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November 19 – 21, 2018 (WIAS-ESH)
Workshop/Konferenz: Dynamics of Coupled Oscillator Systems
more ... Location
Weierstraß-Institut, Mohrenstr. 39, 10117 Berlin, Erdgeschoss, Erhard-Schmidt-Hörsaal

Host
WIAS Berlin
Tuesday, 20.11.2018, 15:00 (WIAS-406)
Seminar Modern Methods in Applied Stochastics and Nonparametric Statistics
Dr. M. Coghi, WIAS (Berlin):
Pathwise McKean-Vlasov theory
more ... Location
Weierstraß-Institut, Mohrenstr. 39, 10117 Berlin, 4. Etage, Weierstraß-Hörsaal (Raum: 406)

Abstract
We take a pathwise approach to classical McKean-Vlasov stochastic differential equations, as found e.g. in Sznitmann. We are much inspired by Cass-Lyons (and more recent works of Bailleul et al.), but avoid all rough path complications due to our focus on additive noise. The resulting “pathwise McKean-Vlasov theory” is both simple and powerful: as applications we discuss propagation of chaos with a priori independence and exchangeability assumption; common noise and reflecting boundaries are also easy to handle in this framework, last not least we can generalise the Dawson-Gärtner large deviation result to non-Brownian noise.

Host
WIAS Berlin
Wednesday, 21.11.2018, 10:00 (WIAS-406)
Forschungsseminar Mathematische Statistik
Prof. M. Bibinger, Universität Marburg:
Statistical analysis of path properties of volatility
more ... Location
Weierstraß-Institut, Mohrenstr. 39, 10117 Berlin, 4. Etage, Weierstraß-Hörsaal (Raum: 406)

Abstract
In this talk, we review recent contributions on statistical theory to infer path properties of volatility. The interest is in the latent volatility of an It^o semimartingale, the latter being discretely observed over a fixed time horizon. We consider tests to discriminate continuous paths from paths with volatility jumps. Both a local test for jumps at speciied times and a global test for jumps over the whole observation interval are discussed. We establish consistency and optimality properties under infill asymptotics, also for observations with additional additive noise. Recently, there is high interest in the smoothness regularity of the volatility process as confl icting models are proposed in the literature. To address this point, we consider inference on the Hurst exponent of fractional stochastic volatility processes. Even though the regularity of the volatility determines optimal spot volatility estimation methods, forecasting techniques and the volatility persistence, identifiability is an unsolved question in high-frequency statistics. We discuss a first approach which can reveal if path properties are stable over time or changing. Eventually, we discuss some recent considerations and conjectures on this open question. The related easier problem of inference on the Hurst exponent from direct discrete observations of a fractional Brownian motion is also visited.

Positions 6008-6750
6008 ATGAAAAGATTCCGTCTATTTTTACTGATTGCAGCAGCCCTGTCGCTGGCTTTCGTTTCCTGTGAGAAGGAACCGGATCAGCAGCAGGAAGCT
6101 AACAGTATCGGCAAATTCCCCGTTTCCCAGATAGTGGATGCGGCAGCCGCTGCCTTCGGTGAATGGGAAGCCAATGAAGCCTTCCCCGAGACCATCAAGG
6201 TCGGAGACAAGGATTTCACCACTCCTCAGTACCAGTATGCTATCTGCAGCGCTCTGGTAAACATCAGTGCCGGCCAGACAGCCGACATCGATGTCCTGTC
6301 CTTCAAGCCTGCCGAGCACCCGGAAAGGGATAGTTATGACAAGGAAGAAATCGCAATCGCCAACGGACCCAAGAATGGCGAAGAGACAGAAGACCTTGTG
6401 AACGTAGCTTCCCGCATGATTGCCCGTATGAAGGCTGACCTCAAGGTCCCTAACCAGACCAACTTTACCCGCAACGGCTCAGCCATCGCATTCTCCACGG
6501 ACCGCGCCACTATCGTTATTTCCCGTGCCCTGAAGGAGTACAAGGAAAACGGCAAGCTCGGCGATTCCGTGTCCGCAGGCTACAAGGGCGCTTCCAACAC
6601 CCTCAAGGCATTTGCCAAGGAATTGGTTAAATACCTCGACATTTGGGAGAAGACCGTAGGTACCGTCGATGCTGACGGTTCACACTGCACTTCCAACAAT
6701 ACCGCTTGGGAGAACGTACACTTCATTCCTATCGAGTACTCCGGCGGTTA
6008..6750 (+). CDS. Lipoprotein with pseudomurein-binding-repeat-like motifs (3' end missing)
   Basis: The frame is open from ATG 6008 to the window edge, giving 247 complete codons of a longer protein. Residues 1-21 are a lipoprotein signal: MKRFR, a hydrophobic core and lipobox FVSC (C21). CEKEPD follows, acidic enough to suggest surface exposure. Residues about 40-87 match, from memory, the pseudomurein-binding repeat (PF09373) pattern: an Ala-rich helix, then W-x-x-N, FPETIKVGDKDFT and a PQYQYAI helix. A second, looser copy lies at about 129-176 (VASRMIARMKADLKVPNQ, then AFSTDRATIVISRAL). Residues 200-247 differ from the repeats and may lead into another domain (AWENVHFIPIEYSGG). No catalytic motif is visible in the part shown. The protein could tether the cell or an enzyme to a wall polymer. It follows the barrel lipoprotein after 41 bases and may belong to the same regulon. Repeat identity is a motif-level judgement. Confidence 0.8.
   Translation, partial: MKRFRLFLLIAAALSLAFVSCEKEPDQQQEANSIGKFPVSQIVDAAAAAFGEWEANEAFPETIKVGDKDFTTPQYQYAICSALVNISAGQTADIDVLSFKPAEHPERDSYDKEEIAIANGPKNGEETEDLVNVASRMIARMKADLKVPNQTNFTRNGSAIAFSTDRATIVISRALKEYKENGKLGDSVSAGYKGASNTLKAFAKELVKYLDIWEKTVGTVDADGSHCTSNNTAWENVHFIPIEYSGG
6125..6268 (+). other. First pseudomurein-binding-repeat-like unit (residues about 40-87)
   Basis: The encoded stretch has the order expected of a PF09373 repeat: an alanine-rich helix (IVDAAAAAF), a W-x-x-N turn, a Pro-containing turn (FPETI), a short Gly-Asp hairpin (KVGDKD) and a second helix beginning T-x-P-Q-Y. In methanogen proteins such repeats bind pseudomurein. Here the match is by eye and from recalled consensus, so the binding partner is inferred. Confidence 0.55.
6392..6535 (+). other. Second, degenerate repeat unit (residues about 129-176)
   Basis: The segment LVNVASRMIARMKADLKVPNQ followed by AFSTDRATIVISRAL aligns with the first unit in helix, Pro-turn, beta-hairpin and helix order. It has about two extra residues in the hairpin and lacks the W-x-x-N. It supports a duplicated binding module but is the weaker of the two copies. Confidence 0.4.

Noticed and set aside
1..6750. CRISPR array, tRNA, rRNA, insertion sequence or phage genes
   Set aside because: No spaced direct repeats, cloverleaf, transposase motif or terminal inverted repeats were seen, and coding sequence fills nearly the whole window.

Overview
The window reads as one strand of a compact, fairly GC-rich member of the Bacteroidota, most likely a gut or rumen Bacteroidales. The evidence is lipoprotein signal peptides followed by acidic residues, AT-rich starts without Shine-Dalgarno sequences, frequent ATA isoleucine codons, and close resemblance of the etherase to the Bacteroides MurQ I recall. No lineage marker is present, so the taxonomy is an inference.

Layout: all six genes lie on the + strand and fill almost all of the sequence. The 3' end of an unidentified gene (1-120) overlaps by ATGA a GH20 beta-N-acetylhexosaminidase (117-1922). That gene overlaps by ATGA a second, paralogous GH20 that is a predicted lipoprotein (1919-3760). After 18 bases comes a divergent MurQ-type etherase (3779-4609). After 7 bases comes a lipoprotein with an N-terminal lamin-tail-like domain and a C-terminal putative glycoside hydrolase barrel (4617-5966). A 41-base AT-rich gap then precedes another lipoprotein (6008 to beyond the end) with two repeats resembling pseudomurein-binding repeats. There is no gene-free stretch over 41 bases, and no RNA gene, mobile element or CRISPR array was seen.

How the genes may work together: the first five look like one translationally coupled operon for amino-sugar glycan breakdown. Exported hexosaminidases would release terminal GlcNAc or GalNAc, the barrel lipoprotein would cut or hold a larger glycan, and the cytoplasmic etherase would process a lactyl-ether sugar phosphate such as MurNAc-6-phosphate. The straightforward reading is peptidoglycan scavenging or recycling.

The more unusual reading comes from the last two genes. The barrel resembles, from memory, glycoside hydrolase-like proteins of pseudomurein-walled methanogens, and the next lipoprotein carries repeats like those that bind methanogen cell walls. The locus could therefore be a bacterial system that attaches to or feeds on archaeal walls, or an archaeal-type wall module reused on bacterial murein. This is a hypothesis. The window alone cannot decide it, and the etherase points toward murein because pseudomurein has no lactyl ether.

Host
Humboldt-Universität zu Berlin
Universität Potsdam
WIAS Berlin
Wednesday, 21.11.2018, 10:45 (WIAS-HVP-3.13)
Seminar Interacting Random Systems
W. Sun, TU Berlin:
On the asymptotic distribution of nucleation times of polymerization processes
more ... Location
Weierstraß-Institut, Hausvogteiplatz 11A, 10117 Berlin, 3. Etage, Raum: 3.13

Abstract
Experiments have shown that there is a sharp phase transition in polymerization: it takes long time to have small amount of stable polymers and once some amount of stable polymers appear, very quickly all particles are polymerized. Moreover, the lag time usually have a very high variance. We propose a growth-fragmentation model with a critical mass to explain these phenomenon. Particles having a mass less than this critical mass are unstable -- they are fragmented much more quicker than the larger particles. A scaling approach is used, by taking the initial total mass N as a scaling parameter and assuming that the ratio of the unstable fragmentation rates to stable fragmentation rates are of order Phi(N), which is a non-decreasing function of N. We study the time evolution of this infinite dimension process under a certain class of fragmentation distributions. We show that 1) with a proper scaling parameter, the time (T) spent for the stable polymers that generating from small particles is asymptotically exponential distributed; 2) the time for the growth of stable particles has a much smaller order than T. The exponential distribution explains the high variance and the different time scales explain the sharp phase transition. These results are proved via stochastic calculus, estimations for occupation measures on different time scales, some coupling techniques and branching processes. It is a joint work with Philippe Robert.

Further Informations
Forschungsgruppenseminar Interacting Random System

Host
WIAS Berlin